Claudia Kirchberger, a brown belt and late starter in judo, at the police sports club Königsbrunn, collected information about what motivates older athletes to start judo or to keep practising in this period of uncertainty around Corona virus. Everyone ages naturally, but that doesn't mean that they have to let go of sport or of fun. If you rest, you rust! In the Königsbrunn Police Sports Club, under the direction of qualified coach Johannes Daxbacher, a large group of adults has found judo to be the right sport to keep themselves physically and mentally fit, even under the difficult conditions of the pandemic.

What is it that makes judo so fascinating? Is it its popular far eastern flair? The Japanese professor Jigoro Kano (1860-1938) developed the modern sport of judo from traditional self-defence. This martial art is a school for young and old, a school for life and an ideal prevention of health issues. In addition to intensive cardiovascular training, breathing and concentration exercises, physical mobility is maintained into old age. Balance, strength, endurance, speed and good responsiveness are the results of intensive training, while at the same time the whole organism is strengthened, says our doctor, Dr. Emine Lind.

Some people see martial arts as being dangerous exercises in order to mobilise aggression and violence, but judo is definitely non-violent. Judo strengthens self-assertion and self-confidence but with no hitting or kicking. It is a fine interplay between attack and defence, elegant movement and cultivated fighting, but it is also ideal for self-defence.

Judo is fun! In addition to having fun and enjoying exercise, values such as respect, politeness, focus, gratitude, self-control, willingness to cooperate, responsibility and helpfulness are conveyed; the basic requirements of our society for peaceful coexistence.

Marco Huber needs the very essence of the sport to strengthen his fighting spirit but also to switch off on a completely different level and emerge from the IT world he's involved in. As a physiotherapist, Kai Schwarzhoff still has the energy and the will to train in the evening. Almost 2 hours not to think about anything other than judo, to ignore all stress and to train with lots of nice people, “that's healthy,” says Stefan Wegmann, “we motivate each other, we are friends.”

Dr. Norbert Fuchs, now in his sixties, likes this Asian martial art because he feels physically and mentally much fitter through the holistic approach and the demanding and complex training with different partners. Flexibility, coordination and body control improve and this is important for a sense of balance and fall prevention, which comes into play especially at his age.

Can anyone try it out, even you? Yes, absolutely! Before you say ‘it's not for me,’ I would just go and join in and see what happens. Konstantin Derr and Alexander Fetsch first discovered judo with their children, as did their parents Bianca and Dr. Bernhard Olbricht. They saw how their children really had fun and worked out and wanted to take part in it too. There are so many fantastic examples here in Germany, like policeman Reiner Schmid whose children also started with judo and then he followed. He feels fit and safe for the daily challenges he has to face during his working. They were all curious, just tried it and found that everyone pays attention to their respective partners, so that everyone stays safe nothing. If you fall, you get up again, just like in normal life!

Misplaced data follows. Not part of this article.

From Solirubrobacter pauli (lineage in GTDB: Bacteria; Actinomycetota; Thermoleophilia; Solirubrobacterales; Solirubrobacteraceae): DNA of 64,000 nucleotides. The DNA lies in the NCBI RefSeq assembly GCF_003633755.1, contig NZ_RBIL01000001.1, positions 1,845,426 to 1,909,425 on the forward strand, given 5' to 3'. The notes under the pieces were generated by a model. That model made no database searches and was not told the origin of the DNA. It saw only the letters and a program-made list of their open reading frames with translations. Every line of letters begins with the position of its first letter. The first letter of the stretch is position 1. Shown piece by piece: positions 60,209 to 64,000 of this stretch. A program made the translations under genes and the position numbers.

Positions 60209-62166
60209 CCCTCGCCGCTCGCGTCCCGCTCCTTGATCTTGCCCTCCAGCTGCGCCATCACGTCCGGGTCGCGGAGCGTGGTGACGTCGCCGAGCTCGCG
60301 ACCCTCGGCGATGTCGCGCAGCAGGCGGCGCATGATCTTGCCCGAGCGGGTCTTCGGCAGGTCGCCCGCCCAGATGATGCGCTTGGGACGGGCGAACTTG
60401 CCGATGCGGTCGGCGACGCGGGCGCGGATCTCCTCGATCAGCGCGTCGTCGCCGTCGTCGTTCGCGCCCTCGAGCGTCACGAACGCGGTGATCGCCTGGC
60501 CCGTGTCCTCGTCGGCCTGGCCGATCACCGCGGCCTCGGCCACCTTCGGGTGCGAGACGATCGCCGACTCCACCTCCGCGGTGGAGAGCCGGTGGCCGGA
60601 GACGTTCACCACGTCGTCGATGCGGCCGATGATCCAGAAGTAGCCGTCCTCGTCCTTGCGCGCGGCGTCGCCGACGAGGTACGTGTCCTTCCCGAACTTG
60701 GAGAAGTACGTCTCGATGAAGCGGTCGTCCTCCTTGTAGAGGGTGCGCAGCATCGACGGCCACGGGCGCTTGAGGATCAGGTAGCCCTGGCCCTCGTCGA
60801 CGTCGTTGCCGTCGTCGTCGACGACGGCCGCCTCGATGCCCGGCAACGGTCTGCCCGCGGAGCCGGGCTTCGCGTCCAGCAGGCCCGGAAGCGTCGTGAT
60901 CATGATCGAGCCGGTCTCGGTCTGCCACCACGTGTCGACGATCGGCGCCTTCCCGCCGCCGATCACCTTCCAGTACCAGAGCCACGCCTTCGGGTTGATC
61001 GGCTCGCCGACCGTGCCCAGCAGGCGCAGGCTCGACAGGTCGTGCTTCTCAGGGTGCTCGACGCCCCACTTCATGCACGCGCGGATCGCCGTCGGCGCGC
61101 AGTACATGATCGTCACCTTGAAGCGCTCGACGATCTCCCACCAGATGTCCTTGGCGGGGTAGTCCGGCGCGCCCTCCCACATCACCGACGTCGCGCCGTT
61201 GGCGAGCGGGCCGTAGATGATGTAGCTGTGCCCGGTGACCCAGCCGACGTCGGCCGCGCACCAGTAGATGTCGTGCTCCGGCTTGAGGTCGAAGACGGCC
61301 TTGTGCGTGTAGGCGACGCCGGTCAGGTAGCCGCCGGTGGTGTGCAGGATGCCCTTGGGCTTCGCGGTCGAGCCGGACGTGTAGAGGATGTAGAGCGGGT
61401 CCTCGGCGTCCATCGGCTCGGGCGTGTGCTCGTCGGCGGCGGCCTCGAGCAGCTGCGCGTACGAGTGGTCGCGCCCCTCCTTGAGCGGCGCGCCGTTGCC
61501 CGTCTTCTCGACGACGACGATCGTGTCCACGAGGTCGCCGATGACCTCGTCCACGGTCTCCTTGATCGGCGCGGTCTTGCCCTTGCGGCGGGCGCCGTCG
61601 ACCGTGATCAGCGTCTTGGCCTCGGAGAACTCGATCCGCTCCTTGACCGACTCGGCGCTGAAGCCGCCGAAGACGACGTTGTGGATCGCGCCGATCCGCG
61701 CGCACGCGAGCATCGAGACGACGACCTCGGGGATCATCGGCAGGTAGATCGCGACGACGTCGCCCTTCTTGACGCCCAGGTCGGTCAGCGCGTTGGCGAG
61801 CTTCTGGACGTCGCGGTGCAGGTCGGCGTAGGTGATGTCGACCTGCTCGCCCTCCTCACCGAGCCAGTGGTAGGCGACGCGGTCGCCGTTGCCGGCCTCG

Of course, some parents have already done judo themselves in their childhood and adolescence, such as Volker Leitermeier, today a board member of the association or Günter Trautmann, an old judoka, marathon runner and today judo coach for school children in the West Elementary School, to name a few. The 50 year old Pablo, who learned judo in Cuba, found his judo family with the many judoka found in the police force.

Training has also taken place during the pandemic, not in the beloved dojo of the Police SV Königsbrunn, but outdoors at the Schuler-Hof, on a meadow that was always freshly mown. There were also judo mats and at the beginning we were allowed to do martial arts in groups of five. We were even able to train for the blue and brown belt tests. We all passed the exam successfully.

Since September, the usual training operations have continued with beginners and children. Since the dojo of the police is unfortunately not available for club operations during the pandemic, the organisers of the police sports club and the city of Königsbrunn have looked for and found alternative sports facilities and as we have always learned, older judoka and young competitors take turns using the tatami so that they can seek and find new approaches to judo, full of dedication, thirst for knowledge and curiosity.

Our coaches always have something new and interesting to offer and there is definitely no boredom in our club.